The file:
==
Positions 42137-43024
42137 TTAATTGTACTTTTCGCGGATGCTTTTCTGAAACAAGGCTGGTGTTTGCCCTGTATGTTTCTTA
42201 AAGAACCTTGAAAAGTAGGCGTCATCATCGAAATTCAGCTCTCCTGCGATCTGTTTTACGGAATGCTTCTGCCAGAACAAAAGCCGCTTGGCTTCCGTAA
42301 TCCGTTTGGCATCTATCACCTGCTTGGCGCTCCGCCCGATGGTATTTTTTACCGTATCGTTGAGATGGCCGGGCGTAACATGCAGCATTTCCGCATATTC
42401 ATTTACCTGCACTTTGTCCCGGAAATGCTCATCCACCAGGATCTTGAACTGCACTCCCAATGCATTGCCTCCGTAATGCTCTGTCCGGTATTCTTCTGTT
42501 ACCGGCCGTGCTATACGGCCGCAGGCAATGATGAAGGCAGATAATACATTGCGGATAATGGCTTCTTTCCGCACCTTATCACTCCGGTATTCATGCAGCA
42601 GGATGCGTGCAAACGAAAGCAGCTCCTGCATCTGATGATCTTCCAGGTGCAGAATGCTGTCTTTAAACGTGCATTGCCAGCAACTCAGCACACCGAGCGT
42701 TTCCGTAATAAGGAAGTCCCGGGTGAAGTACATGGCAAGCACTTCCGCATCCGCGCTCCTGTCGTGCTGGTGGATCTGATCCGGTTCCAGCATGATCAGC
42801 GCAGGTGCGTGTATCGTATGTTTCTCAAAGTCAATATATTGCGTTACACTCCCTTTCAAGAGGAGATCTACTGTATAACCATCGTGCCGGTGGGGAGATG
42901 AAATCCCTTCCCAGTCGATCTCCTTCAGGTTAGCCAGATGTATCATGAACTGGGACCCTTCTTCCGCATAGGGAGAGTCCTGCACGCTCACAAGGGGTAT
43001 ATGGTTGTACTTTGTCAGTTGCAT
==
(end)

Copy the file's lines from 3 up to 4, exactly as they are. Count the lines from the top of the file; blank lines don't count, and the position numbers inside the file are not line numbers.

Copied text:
42201 AAGAACCTTGAAAAGTAGGCGTCATCATCGAAATTCAGCTCTCCTGCGATCTGTTTTACGGAATGCTTCTGCCAGAACAAAAGCCGCTTGGCTTCCGTAA
42301 TCCGTTTGGCATCTATCACCTGCTTGGCGCTCCGCCCGATGGTATTTTTTACCGTATCGTTGAGATGGCCGGGCGTAACATGCAGCATTTCCGCATATTC